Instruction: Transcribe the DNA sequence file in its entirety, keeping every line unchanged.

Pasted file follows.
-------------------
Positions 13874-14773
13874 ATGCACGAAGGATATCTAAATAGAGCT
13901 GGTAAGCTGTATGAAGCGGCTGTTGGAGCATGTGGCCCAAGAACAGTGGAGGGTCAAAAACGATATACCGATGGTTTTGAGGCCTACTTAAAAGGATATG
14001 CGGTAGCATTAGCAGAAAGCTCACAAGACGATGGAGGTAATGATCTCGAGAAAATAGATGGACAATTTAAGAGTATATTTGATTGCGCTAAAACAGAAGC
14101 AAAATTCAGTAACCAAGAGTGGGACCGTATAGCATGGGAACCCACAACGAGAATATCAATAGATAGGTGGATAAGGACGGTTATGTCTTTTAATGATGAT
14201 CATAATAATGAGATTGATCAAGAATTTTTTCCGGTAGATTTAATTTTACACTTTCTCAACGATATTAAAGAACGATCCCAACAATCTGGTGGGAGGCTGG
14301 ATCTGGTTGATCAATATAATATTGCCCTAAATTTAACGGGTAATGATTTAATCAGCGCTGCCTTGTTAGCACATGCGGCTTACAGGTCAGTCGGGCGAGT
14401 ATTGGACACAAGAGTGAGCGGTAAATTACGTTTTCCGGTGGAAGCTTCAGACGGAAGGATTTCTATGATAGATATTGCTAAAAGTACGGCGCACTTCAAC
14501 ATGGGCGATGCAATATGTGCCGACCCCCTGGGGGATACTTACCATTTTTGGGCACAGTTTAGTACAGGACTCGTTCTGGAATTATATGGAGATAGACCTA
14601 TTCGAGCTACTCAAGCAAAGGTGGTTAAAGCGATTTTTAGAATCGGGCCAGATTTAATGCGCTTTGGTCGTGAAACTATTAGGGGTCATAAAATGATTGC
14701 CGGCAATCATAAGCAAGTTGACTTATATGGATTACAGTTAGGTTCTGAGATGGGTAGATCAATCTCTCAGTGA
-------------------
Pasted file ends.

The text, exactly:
Positions 13874-14773
13874 ATGCACGAAGGATATCTAAATAGAGCT
13901 GGTAAGCTGTATGAAGCGGCTGTTGGAGCATGTGGCCCAAGAACAGTGGAGGGTCAAAAACGATATACCGATGGTTTTGAGGCCTACTTAAAAGGATATG
14001 CGGTAGCATTAGCAGAAAGCTCACAAGACGATGGAGGTAATGATCTCGAGAAAATAGATGGACAATTTAAGAGTATATTTGATTGCGCTAAAACAGAAGC
14101 AAAATTCAGTAACCAAGAGTGGGACCGTATAGCATGGGAACCCACAACGAGAATATCAATAGATAGGTGGATAAGGACGGTTATGTCTTTTAATGATGAT
14201 CATAATAATGAGATTGATCAAGAATTTTTTCCGGTAGATTTAATTTTACACTTTCTCAACGATATTAAAGAACGATCCCAACAATCTGGTGGGAGGCTGG
14301 ATCTGGTTGATCAATATAATATTGCCCTAAATTTAACGGGTAATGATTTAATCAGCGCTGCCTTGTTAGCACATGCGGCTTACAGGTCAGTCGGGCGAGT
14401 ATTGGACACAAGAGTGAGCGGTAAATTACGTTTTCCGGTGGAAGCTTCAGACGGAAGGATTTCTATGATAGATATTGCTAAAAGTACGGCGCACTTCAAC
14501 ATGGGCGATGCAATATGTGCCGACCCCCTGGGGGATACTTACCATTTTTGGGCACAGTTTAGTACAGGACTCGTTCTGGAATTATATGGAGATAGACCTA
14601 TTCGAGCTACTCAAGCAAAGGTGGTTAAAGCGATTTTTAGAATCGGGCCAGATTTAATGCGCTTTGGTCGTGAAACTATTAGGGGTCATAAAATGATTGC
14701 CGGCAATCATAAGCAAGTTGACTTATATGGATTACAGTTAGGTTCTGAGATGGGTAGATCAATCTCTCAGTGA